But switching off when I am around the people close to me, whether that’s going for a walk or out for the day with my husband and children.

What’s one key leadership lesson you’ve learned along the way?

I recently listening to a podcast where the guest mentioned something called active listening.

After hearing about it, I think more people need to train their brains to do this not only in working relationships but personal too.

Reflection, Validation and Contribution. Reflection, I hear what you’re saying… Validation, I understand why you think/feel that way… Contribution, here is my opinion and feelings…

If you validate what other people think and feel, even if you don’t agree, you will have a better understanding and create better ground when you build the relationship.

What advice do you have for women aiming for leadership positions?

Don’t give up! Women are leading, women are earning, women are encouraging! Also, to lean on other women in the industry.

Supporting each other is so important, whether its uplifting, working together on projects or offering a helping hand.

Finally, don’t be afraid to speak up and offer your input. Women naturally have a more compassionate nature, so sometimes when things are being looked at from a compassionate perspective when needed your input could change the face of things for the better.

What do you think is holding women back?

I truly believe, not just for women, but the lack of teaching about real life in early education holds people back when they first venture into their careers.

From adolescent age, you’re expected to know what subjects to choose and career path you would like a future in, when a few years before you were sitting in a classroom learning your ABC’s.

I think real life skill lessons about what we utilise everyday with finances, budgeting, managing expectations and priorities needs to be introduced.

Especially when our working lives are modelled making enough to pay our bills, keeping on top of finances so we have good credit and everything in between.

Do you think there is still a glass ceiling?

Although it has recently improved with things like The Women’s Recognition Awards, I do think there is still a stigma when it comes to internally promoting, you are all offered the same pay structure when first employed, but the climb up the hierarchy can sometimes be slightly different for women, especially when with families and I think some businesses need to look into this more.

Women shouldn’t feel like having a family disables them from achieving as much as a male would in the industry.

What are your thoughts on the Women in Finance Charter?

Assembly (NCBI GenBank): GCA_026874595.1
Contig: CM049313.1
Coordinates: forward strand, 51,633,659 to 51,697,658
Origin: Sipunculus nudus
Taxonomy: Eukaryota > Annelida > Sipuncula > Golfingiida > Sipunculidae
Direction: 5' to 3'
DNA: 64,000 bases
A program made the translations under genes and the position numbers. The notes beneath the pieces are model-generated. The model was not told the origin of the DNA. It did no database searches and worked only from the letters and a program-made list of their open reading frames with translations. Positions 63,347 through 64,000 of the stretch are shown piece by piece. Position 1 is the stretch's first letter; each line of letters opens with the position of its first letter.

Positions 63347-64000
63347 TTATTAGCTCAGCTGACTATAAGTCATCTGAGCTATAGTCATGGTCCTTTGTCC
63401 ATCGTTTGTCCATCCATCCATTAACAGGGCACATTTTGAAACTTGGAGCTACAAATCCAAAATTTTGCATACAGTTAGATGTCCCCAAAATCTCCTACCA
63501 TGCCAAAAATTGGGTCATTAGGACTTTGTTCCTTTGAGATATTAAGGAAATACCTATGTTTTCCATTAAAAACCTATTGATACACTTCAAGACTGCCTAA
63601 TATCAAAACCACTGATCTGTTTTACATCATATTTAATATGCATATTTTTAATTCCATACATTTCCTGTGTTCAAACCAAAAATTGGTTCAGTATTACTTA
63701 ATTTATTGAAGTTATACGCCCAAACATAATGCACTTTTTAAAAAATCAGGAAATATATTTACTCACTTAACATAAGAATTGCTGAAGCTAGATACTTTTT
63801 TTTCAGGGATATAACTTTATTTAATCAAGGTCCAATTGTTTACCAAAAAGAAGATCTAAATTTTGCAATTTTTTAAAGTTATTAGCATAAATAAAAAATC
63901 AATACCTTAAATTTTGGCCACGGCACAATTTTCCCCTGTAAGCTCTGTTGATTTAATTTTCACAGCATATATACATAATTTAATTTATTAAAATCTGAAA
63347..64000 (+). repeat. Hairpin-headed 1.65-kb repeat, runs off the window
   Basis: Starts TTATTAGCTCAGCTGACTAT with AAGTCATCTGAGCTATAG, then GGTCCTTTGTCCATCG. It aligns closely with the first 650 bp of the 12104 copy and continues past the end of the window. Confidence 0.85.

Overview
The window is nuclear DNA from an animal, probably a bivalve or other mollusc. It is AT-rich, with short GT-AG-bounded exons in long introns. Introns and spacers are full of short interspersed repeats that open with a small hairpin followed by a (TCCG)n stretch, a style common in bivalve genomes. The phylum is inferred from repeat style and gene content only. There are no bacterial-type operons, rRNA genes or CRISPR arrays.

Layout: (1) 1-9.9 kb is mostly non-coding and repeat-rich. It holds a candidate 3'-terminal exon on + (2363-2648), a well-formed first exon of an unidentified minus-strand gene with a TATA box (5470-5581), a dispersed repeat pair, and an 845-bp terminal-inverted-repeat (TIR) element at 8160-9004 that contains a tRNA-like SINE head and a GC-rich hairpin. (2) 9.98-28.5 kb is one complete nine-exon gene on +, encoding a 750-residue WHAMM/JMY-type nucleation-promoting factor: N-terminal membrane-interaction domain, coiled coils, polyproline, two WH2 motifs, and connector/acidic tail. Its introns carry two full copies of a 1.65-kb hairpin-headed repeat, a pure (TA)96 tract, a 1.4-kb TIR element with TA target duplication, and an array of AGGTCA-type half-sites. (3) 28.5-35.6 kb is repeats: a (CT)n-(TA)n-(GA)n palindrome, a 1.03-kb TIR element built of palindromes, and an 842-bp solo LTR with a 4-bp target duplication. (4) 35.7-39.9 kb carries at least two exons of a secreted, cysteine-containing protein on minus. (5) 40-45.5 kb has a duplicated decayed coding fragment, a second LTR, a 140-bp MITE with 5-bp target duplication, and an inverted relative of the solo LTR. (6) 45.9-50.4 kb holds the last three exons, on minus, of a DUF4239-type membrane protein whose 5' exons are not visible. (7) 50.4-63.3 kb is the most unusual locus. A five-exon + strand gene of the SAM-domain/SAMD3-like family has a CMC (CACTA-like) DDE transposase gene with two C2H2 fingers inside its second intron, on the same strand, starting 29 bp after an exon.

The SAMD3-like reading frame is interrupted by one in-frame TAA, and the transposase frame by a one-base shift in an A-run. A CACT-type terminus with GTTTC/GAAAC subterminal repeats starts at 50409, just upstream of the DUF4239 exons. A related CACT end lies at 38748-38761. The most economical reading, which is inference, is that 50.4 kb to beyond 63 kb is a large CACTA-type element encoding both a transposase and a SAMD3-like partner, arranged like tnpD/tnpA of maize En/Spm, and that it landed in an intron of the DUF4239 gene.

Personally, I love the idea of the Women in Finance Charter! It is sad that this is something that must be introduced, but anything to help aid the encouragement of women joining the financial services industry the better!

Something that I think could be made mandatory for all companies of a certain scale.

How do we encourage more women into financial services? 

Celebrating every success as much as we can!

The word peacocking can come to mind when thinking about some males within the industry, so why shouldn’t we women shout our wins from the rooftop too!

Also, I think setting up a Women’s in Finance Association type thing where women can come together whether that’s monthly or quarterly, and discuss the market, the wins, and the fails, and just genuinely supporting each other and networking with each other.

The gender pay gap is only second worst to the construction industry. What can organisations do to address this?

When searching through your job specs online, it is never mentioned about what gender is preferred when hiring.

It surprises me that there this is still an issue that arises, but as mentioned before I can see where this is an issue when it comes to internal promotions.

If women need to take time off to have a family, promotions can be made during this time, that when returning they’ve dropped down the hierarchy. I do think some businesses need to readdress how certain decisions are made.

What is your biggest achievement to date?

I would say how I am currently! I have had my 2 young children, I am married, have a full-time job and a small events business on the weekends.

I don’t base being rich on how much money you have in the bank. I base it in life with relationships, family, friends, love and opportunities, and I feel so grateful to have the life I do. So that for me is my biggest achievement.